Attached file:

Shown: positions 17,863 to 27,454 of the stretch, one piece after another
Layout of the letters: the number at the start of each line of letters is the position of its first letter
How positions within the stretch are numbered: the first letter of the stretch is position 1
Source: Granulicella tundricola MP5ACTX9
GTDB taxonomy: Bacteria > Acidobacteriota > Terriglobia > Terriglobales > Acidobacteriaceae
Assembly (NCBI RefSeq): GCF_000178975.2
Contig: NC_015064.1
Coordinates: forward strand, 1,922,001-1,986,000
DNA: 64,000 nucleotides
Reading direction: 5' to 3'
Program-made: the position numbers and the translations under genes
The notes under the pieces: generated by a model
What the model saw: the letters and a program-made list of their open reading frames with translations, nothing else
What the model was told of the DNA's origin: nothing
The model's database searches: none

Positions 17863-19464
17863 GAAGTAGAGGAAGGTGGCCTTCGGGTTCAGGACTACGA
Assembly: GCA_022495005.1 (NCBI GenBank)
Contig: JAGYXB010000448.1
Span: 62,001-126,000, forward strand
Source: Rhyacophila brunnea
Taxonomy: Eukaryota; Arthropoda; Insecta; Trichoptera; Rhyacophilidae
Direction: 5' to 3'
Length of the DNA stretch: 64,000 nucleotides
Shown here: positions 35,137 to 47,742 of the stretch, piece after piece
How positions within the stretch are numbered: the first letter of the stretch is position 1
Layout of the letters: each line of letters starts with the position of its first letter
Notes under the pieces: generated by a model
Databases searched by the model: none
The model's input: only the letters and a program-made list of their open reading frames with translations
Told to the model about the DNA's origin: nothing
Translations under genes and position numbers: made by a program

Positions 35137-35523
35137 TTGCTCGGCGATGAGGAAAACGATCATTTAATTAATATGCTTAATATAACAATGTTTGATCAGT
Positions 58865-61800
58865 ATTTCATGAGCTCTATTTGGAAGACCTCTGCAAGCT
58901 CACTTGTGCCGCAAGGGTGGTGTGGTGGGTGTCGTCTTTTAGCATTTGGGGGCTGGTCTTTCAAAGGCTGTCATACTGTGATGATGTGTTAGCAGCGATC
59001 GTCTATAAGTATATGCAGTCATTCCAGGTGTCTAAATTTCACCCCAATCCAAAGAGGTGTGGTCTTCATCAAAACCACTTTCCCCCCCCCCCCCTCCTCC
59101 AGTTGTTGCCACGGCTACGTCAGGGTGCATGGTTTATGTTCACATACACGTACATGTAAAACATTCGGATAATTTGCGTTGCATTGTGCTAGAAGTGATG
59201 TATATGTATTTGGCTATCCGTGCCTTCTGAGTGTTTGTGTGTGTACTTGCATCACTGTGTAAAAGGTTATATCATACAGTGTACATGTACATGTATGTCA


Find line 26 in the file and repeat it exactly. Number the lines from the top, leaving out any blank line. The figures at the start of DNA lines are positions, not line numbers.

How positions within the stretch are numbered: the first letter of the stretch is position 1